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Two Police Unions Spread A False Rumor That Shake Shack Workers Intentionally Poisoned Three NYPD Cops

The union president initially blamed the disproven milkshake attack allegations on "vicious criminals who dislike us simply because of the uniform we wear."

Posted on June 16, 2020, at 12:53 p.m. ET

Jim Watson / Getty Images

After three New York City police officers became ill Monday night after they drank milkshakes purchased at a Shake Shack, two police unions claimed, without evidence, that the cops were "intentionally poisoned" by restaurant workers.

The NYPD said early Tuesday morning that it had investigated the incident and determined there was no criminal wrongdoing by the employees. Investigators believe the substance in their drinks was a cleaning solution that had not been fully cleared out of the milkshake machine, according to CNN.

"After a thorough investigation by the NYPD’s Manhattan South investigators, it has been determined that there was no criminality by shake shack’s employees," NYPD Chief of Detectives Rodney Harrison tweeted.

After a thorough investigation by the NYPD’s Manhattan South investigators, it has been determined that there was no criminality by shake shack’s employees.

Following news that the officers had fallen sick, the Detectives' Endowment Association (DEA), a union for NYPD detectives, on Monday night tweeted an "urgent safety message" about the alleged incident, saying "three of our brothers in blue were intentionally poisoned by one or more workers" at a Shake Shack located in lower Manhattan.

"After tasting the milk shakes they purchased they became ill, making it necessary for them to go to an area hospital," DEA President Paul DiGiacomo said in a statement.

The officers were taken to a hospital where they were treated and released.

DiGiacomo said officers must "be more vigilant than ever" and urged them "to not buy food from locations unknown to you."

"Police in New York City and across the country are under attack by vicious criminals who dislike us simply because of the uniform we wear," DiGiacomo said. "Emboldened by pandering elected officials, these cowards will go to great lengths to harm any member of law enforcement."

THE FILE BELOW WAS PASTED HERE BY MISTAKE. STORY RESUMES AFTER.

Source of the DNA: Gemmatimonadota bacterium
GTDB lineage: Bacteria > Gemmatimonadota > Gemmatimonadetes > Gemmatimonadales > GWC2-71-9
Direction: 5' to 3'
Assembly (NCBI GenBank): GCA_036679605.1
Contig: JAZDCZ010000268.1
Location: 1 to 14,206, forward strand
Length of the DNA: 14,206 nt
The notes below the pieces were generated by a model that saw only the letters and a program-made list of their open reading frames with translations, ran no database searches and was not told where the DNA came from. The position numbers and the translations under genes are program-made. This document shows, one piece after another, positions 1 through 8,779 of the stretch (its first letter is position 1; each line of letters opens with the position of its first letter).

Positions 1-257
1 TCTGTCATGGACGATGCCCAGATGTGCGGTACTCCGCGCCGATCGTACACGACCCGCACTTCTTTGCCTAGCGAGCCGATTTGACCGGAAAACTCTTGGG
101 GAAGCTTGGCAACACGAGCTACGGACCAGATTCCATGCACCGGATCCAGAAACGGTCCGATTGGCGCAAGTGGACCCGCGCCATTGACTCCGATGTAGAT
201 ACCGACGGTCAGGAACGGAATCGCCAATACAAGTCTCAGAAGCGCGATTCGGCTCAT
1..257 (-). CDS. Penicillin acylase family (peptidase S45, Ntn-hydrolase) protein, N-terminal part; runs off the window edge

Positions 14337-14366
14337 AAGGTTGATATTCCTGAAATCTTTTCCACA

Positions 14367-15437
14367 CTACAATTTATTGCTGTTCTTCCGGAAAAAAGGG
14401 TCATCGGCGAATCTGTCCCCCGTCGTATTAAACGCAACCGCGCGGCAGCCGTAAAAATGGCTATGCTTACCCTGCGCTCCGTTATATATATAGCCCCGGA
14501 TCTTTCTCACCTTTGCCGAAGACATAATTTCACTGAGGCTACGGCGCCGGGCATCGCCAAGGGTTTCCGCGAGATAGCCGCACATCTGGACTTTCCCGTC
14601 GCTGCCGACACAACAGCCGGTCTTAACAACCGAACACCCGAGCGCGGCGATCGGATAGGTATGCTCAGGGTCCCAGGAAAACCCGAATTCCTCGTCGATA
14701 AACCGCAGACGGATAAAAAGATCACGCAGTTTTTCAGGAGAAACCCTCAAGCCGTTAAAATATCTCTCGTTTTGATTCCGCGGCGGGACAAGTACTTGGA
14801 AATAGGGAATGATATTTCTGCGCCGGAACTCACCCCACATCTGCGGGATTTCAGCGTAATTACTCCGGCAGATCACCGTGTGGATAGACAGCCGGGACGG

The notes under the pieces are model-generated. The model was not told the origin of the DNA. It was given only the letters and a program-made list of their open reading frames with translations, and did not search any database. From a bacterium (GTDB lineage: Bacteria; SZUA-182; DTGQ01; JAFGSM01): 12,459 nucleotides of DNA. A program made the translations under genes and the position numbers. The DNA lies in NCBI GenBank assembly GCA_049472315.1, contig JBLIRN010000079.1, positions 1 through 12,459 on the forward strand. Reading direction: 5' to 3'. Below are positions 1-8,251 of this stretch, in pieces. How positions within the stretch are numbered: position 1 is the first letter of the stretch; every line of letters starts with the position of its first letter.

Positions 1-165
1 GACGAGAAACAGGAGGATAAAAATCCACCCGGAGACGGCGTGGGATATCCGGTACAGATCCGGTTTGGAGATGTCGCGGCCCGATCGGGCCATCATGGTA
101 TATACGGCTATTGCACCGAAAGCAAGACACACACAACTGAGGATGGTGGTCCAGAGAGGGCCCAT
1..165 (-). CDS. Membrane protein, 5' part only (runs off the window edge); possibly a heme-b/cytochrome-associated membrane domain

@NYCPDDEA / Twitter

The Police Benevolent Association of the City of New York (PBA), the city's largest police union, bolstered these allegations, claiming the "toxic substance" found in the milkshakes was "believed to be bleach."

Both unions have since admitted their claims were wrong, saying they are "relieved" officers were not intentionally harmed.

Shake Shack, which initially said it was "horrified" by the allegations and would comply with the police investigation, said it is "relieved to hear the officers are all okay."

After the police announced there had been no criminal activity, right-wing media figures Sean Hannity and and Tomi Lahren were continuing to share the false allegations.

According to Vice, police officers across the country have previously made false reports about food tampering at fast-food chains.

In January, a Kansas police officer resigned after it was revealed that he had written "fucking pig" on his own McDonald's coffee cup and posted the photo on Facebook.

In July 2019, an officer in Indianapolis accused McDonald's workers of taking a bit of his McChicken, but later admitted he'd "forgotten that he had previously bitten the sandwich."

Correction: A police officer in Kansas wrote the comment on the McDonald's cup. A previous version of the article misstated the officer's rank.

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